**May 16, 2018, Wednesday, 16.10 (Note time!) - 17.00**

Location: U2-158, Västerås, Mälardalen University

__Speaker__: Mohammad Hossein Mehrabi, Department of Applied Mathematics, Iran University of Science and Technology

__Title:__ The rearrangement of a function and some properties of it

__Abstract:__

About the solution of an inverse semilinear elliptic equation, we involved in a concept which is called "rearrangement of a function". So, the title of my speech can be "The rearrangement of a function and some properties of it". We say two real-valued functions is the rearrangement of each other, if measure of every superlevel set of them is equal to each other.

**May 29, 2018, Wednesday, 15.30-16.30**

**PhD defense of Alex Behakanira Tumwesigye **

Location: Kappa, Västerås, Mälardalen University

The public defense of Alex Behakanira Tumwesigye's doctoral thesis in Mathematics/Applied Mathematics will take place at Mälardalen University, room Kappa (Västerås Campus) at 13.00 on May 29, 2018.

The title of the thesis is “Dynamical systems and commutants in non-commutative algebras”.

**Summary**

The thesis treats commutativity which is a fundamental topic in mathematics, physics, engineering and many other fields. Two processes are said to be commutative if the result of the processes does not depend on the order in which the processes are applied. Commutativity of addition can be observed when paying for items at the counter by cash. No matter the order in which bills are handed over, they always give the same total, whereas washing and then drying clothes, and drying and then washing produce markedly different results.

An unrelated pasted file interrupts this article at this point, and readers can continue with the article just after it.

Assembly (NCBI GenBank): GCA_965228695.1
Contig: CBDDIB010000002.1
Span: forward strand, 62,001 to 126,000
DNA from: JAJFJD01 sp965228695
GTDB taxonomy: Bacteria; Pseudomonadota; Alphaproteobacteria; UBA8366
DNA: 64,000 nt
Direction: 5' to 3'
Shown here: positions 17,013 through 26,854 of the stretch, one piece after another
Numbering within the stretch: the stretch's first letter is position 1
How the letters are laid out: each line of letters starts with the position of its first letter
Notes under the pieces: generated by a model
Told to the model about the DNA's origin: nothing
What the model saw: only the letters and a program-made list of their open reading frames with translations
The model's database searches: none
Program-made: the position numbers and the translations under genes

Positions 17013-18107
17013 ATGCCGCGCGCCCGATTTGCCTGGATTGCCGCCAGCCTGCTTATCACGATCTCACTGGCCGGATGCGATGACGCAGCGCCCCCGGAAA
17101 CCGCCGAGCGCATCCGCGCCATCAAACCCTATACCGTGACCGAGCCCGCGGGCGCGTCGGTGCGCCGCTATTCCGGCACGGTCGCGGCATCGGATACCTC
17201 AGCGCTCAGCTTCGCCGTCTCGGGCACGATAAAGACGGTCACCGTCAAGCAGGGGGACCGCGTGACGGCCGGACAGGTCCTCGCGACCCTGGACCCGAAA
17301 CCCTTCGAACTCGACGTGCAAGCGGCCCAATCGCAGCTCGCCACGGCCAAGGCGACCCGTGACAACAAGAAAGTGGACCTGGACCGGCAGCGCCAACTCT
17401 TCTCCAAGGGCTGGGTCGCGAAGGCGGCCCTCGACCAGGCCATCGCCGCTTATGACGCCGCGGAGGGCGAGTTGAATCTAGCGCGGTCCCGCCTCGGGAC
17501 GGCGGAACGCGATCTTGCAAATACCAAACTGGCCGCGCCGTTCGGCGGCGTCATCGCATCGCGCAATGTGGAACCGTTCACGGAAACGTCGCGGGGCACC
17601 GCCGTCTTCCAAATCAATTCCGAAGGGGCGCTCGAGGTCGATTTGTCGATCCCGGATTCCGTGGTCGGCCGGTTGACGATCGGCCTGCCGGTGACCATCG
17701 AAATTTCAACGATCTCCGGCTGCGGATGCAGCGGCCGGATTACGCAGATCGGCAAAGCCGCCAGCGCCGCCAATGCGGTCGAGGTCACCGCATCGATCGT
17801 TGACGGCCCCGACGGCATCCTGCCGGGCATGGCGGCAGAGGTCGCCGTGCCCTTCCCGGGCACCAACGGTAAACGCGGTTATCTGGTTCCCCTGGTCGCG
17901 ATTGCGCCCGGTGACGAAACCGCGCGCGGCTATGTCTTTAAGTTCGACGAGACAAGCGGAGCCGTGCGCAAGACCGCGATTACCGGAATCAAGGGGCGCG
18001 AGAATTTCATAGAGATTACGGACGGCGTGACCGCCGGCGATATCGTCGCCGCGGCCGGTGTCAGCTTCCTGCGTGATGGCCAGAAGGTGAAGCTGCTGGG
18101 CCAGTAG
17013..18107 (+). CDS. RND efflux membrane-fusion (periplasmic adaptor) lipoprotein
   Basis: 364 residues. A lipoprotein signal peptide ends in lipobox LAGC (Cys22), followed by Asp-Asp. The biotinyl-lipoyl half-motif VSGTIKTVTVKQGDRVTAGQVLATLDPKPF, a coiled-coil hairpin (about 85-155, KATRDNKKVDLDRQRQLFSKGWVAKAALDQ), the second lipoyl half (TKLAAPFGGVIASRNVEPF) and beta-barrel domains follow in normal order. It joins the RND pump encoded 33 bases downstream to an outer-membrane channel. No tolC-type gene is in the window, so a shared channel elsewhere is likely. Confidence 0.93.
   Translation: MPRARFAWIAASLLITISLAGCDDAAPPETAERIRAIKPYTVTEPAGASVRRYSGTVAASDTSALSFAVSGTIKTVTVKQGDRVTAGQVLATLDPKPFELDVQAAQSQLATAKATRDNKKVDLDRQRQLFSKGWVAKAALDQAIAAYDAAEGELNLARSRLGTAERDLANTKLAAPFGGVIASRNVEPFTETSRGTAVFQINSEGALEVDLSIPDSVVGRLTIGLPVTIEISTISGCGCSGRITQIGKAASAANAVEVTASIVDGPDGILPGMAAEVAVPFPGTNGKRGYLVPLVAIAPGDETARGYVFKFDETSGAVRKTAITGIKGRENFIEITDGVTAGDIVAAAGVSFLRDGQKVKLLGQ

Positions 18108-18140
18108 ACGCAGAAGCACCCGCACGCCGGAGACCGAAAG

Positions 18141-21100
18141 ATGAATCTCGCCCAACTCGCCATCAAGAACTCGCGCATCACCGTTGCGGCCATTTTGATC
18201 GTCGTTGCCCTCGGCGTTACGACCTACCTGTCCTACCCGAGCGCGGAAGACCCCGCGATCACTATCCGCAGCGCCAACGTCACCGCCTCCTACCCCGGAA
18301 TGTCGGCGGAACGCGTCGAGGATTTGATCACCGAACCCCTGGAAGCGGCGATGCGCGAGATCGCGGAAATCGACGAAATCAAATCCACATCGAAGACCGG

Another example of the importance of commutativity comes from signal processing. Signals pass through filters (often called operators on a Hilbert space by mathematicians) and commutativity of two operators corresponds to having the same result even when filters are interchanged.

Many important relations in mathematics, physics and engineering are represented by operators satisfying a number of commutation relations. This means that the operators do not actually commute but there is an explicit relation for the difference of the two possible products of the operators.

The first part of this thesis treats commutativity of monomials of pairs of operators satisfying certain commutation relations. We consider products of powers of the operators, called monomials, and derive commutativity conditions of the said monomials. It is shown that this is related to the existence of periodic points of certain one-dimensional dynamical systems.

In the second part of the thesis, Maximal commutative subalgebras of crossed products of algebras of piecewise constant functions with the integers. By the crossed product of an algebra with the integers we mean a generalization of Laurent polynomials with coefficients from the algebra. We describe commutants (set of elements that commute with a given set) and the center (set of elements that commute with the whole algebra) in a number of cases.

Finally, we turn attention to Ore extensions. By an Ore extension of a ring, We mean a generalization of polynomials with coefficients from the ring. I describe the commutant of the coefficient algebra for the Ore extension of the algebra of functions on a set.

**May 30, 2018, Wednesday**

**EMMI-AAA 2018 International workshop**

**Engineering Mathematics and Mathematics in Industry – Algebra, Analysis and Applications**

Location: Zeta 10.00-12.00, Lambda after 13.00-18.00, Västerås, Mälardalen University